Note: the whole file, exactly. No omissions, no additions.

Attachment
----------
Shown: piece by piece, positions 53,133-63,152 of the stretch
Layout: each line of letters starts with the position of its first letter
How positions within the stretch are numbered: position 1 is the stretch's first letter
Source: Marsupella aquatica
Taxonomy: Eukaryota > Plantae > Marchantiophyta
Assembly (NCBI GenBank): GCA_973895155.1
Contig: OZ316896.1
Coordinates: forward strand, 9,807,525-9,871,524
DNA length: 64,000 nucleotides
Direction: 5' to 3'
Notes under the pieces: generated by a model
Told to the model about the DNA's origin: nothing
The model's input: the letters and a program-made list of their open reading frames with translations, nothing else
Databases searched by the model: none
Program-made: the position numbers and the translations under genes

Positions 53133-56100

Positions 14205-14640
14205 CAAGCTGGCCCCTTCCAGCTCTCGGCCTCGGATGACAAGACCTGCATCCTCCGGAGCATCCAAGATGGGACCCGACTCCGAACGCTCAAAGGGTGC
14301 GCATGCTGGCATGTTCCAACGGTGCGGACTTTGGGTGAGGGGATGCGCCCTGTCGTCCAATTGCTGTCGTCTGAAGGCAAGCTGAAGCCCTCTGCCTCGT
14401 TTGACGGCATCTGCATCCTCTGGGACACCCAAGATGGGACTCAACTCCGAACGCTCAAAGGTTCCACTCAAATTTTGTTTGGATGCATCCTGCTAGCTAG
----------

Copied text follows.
Shown: piece by piece, positions 53,133-63,152 of the stretch
Layout: each line of letters starts with the position of its first letter
How positions within the stretch are numbered: position 1 is the stretch's first letter
Source: Marsupella aquatica
Taxonomy: Eukaryota > Plantae > Marchantiophyta
Assembly (NCBI GenBank): GCA_973895155.1
Contig: OZ316896.1
Coordinates: forward strand, 9,807,525-9,871,524
DNA length: 64,000 nucleotides
Direction: 5' to 3'
Notes under the pieces: generated by a model
Told to the model about the DNA's origin: nothing
The model's input: the letters and a program-made list of their open reading frames with translations, nothing else
Databases searched by the model: none
Program-made: the position numbers and the translations under genes

Positions 53133-56100

Positions 14205-14640
14205 CAAGCTGGCCCCTTCCAGCTCTCGGCCTCGGATGACAAGACCTGCATCCTCCGGAGCATCCAAGATGGGACCCGACTCCGAACGCTCAAAGGGTGC
14301 GCATGCTGGCATGTTCCAACGGTGCGGACTTTGGGTGAGGGGATGCGCCCTGTCGTCCAATTGCTGTCGTCTGAAGGCAAGCTGAAGCCCTCTGCCTCGT
14401 TTGACGGCATCTGCATCCTCTGGGACACCCAAGATGGGACTCAACTCCGAACGCTCAAAGGTTCCACTCAAATTTTGTTTGGATGCATCCTGCTAGCTAG